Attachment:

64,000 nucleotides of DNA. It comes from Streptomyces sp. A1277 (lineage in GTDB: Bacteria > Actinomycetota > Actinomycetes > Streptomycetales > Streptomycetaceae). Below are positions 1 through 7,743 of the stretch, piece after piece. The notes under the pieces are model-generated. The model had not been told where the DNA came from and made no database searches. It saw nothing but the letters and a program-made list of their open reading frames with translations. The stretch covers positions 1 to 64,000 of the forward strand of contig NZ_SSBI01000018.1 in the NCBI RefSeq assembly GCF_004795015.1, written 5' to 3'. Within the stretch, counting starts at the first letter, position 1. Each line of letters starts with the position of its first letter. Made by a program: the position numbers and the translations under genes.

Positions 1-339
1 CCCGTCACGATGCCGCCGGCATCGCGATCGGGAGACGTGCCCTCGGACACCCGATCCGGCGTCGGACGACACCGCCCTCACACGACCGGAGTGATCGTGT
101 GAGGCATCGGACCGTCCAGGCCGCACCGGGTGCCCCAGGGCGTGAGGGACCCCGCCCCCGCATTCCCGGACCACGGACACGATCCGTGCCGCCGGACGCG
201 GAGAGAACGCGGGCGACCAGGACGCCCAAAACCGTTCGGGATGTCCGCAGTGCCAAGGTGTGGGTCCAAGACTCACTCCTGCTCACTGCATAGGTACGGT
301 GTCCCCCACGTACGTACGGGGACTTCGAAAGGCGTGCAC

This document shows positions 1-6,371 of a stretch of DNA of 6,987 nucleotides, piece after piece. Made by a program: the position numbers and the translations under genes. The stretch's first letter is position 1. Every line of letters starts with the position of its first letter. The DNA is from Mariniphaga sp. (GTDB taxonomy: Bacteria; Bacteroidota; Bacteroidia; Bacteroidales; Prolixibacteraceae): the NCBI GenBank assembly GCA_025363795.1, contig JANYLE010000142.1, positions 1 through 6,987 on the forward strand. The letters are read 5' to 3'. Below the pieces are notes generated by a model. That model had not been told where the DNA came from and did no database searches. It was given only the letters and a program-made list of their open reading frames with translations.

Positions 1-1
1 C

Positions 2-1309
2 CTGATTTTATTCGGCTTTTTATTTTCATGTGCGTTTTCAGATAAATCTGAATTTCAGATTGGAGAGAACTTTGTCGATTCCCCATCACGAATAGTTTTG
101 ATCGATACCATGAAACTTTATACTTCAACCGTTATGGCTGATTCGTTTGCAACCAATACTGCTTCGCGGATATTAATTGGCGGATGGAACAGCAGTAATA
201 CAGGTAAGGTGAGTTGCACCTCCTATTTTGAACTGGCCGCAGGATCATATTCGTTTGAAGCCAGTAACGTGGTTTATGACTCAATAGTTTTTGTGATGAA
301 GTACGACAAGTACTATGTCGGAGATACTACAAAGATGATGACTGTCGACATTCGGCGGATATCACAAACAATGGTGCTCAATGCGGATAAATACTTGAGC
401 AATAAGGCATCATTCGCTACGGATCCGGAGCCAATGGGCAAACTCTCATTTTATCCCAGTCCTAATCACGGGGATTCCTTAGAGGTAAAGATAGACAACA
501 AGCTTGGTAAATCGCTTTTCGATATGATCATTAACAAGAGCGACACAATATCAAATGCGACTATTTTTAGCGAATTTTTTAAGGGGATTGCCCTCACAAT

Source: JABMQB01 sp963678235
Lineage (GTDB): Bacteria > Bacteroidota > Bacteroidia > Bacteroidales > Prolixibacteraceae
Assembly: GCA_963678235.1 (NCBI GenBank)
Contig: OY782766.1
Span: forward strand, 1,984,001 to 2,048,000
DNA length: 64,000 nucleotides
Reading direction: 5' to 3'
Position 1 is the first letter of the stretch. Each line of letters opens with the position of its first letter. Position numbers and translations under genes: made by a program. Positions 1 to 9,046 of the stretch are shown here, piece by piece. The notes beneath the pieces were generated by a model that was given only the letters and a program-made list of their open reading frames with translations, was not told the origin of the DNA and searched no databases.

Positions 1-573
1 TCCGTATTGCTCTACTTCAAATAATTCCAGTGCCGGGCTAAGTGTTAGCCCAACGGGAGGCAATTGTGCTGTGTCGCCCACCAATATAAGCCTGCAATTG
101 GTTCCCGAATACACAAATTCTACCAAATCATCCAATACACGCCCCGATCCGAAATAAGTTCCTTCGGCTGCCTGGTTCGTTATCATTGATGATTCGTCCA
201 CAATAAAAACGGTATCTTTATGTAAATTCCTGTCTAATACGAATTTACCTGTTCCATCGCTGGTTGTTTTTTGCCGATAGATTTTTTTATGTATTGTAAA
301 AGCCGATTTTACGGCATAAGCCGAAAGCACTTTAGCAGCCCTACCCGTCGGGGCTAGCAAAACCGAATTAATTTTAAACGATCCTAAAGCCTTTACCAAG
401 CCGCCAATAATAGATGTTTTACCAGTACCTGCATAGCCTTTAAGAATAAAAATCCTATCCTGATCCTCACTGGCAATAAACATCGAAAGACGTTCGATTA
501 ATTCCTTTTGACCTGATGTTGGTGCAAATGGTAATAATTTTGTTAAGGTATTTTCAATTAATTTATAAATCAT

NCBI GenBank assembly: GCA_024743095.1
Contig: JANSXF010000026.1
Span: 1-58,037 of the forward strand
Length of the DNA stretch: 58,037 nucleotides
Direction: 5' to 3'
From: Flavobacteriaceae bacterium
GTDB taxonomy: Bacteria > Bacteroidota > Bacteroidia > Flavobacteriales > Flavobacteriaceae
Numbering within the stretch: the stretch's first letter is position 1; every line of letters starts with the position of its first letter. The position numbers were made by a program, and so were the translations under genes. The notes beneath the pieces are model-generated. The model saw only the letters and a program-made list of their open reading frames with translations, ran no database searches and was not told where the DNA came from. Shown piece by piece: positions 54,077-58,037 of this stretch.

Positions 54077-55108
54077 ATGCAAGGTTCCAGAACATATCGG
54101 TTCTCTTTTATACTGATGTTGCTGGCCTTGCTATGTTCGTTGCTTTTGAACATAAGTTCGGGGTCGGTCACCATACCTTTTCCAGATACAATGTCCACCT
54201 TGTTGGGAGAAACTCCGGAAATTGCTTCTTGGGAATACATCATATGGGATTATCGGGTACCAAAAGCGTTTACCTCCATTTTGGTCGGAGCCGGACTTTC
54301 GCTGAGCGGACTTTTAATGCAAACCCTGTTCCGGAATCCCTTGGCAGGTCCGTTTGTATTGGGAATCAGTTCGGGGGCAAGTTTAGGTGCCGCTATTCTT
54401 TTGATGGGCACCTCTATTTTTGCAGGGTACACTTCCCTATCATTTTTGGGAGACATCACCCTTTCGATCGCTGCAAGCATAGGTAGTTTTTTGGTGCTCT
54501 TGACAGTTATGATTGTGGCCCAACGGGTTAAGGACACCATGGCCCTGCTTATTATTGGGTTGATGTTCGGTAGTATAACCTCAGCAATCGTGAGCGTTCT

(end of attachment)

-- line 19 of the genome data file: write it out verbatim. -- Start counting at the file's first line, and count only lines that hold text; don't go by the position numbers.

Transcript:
Assembly: GCA_963678235.1 (NCBI GenBank)